TORONTO -- Watching the World Cup of Hockey 2016 the past two weeks has reminded Igor Larionov of the game he loved playing.
He's enjoyed how Team Europe has surprised almost everyone by reaching the best-of-3 final against Team Canada, which begins at Air Canada Centre on Tuesday (8 p.m. ET; ESPN, CBC, TVA Sports). And in the 23 or younger players from Team North America, Larionov saw a creativity and aggressiveness he would like to see more of.
"That North America team was a phenomenal team the way they played," he said. "That's the way the game is supposed to be played. … These guys played very entertaining hockey for 60 minutes. It was all attacking and all defense, so it kind of reminded me of the 1987 Canada Cup when we played against Team Canada for three games."
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Larionov said he remembers the 1987 Canada Cup final between the Soviet Union and Canada as hockey as its highest level. All three games ended 6-5, with the first two games requiring overtime. Canada won in the back-and-forth deciding game on Mario Lemieux's game-winning goal with 1:27 left in the third period.
Team North America, which was eliminated in the preliminary round despite going 2-1-0, made Larionov think back to that series. Larionov, 55, retired in 2004 after a Hall of Fame playing career in Russia and in the NHL, where he won the Stanley Cup three times with the Detroit Red Wings. He still plays occasionally in the World Legends of Hockey League, which features players 45 and older and includes teams from Russia, Sweden, Finland, the Czech Republic, Slovakia, Germany and France. A team from Switzerland is expected to join soon.
Larionov and fellow Hockey Hall of Fame member Pavel Bure were part of a group that met with NHL Commissioner Gary Bettman, NHL Deputy Commissioner Bill Daly and IIHF president Rene Fasel in Toronto on Tuesday in an attempt to get the NHL and players from North America involved.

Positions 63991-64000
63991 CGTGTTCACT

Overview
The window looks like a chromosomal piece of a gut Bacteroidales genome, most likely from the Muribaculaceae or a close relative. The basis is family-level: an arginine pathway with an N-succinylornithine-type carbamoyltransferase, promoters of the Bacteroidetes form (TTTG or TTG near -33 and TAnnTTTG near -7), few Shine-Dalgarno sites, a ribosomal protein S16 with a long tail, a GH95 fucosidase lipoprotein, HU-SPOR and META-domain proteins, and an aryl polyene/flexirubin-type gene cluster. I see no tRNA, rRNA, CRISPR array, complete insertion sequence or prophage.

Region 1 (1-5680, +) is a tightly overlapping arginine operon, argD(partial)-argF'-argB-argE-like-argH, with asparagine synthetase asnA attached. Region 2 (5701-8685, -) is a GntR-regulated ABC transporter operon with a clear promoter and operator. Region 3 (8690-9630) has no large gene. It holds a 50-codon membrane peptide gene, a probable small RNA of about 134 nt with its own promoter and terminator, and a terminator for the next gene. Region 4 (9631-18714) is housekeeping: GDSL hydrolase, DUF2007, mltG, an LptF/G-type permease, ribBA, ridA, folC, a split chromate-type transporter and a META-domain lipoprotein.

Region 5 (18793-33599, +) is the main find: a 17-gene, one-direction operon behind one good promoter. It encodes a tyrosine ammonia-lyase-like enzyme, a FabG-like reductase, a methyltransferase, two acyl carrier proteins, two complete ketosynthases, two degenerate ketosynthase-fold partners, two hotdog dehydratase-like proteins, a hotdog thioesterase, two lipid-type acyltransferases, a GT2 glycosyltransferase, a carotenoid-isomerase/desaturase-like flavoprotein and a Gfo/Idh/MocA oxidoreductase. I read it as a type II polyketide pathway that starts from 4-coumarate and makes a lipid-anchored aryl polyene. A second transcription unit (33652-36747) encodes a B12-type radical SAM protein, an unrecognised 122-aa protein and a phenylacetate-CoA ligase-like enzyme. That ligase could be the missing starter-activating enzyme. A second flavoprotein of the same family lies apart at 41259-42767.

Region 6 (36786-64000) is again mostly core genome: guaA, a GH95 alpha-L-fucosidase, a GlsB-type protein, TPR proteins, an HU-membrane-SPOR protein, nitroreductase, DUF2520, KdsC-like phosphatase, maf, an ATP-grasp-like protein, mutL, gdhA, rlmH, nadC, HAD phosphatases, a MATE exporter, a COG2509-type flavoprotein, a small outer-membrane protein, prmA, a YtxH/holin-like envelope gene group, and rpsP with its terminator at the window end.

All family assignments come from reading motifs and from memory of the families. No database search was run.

"Last year my line was Sergei Fedorov and Pavel Bure, and on defense Slava Fetisov and Alexei Kasatonov. So that's not bad," Larionov said. "It's nice to have a banner event when we play together and kind of show, maybe not the speed of today but the mind and the understanding of the game. You can still see that. Maybe youth coaches watching the games can take examples to the younger generation to see how the game can be played."
Larionov said he would like to see more of the creativity and attacking style of Team North America in the NHL and in hockey in Russia. The state of hockey in his homeland is a hot topic after Team Russia lost 5-3 to Team Canada in the World Cup semifinals Saturday.
"Russia was OK," Larionov said. "Not great. But OK."
Bure gave a similar assessment, saying of Team Russia, "They did OK."
Coming after three consecutive Olympics without a medal, the World Cup semifinal loss once again has raised questions about why Russia hasn't had success in these best-on-best tournaments.
"It's hard to say that because I've watched a lot of hockey here and I'm based here in North America, so I can't really make any statements," Larionov said. "But I expected more creativity, more finesse from this team and more unity as a team. That's what I was hoping to see. But that wasn't the case."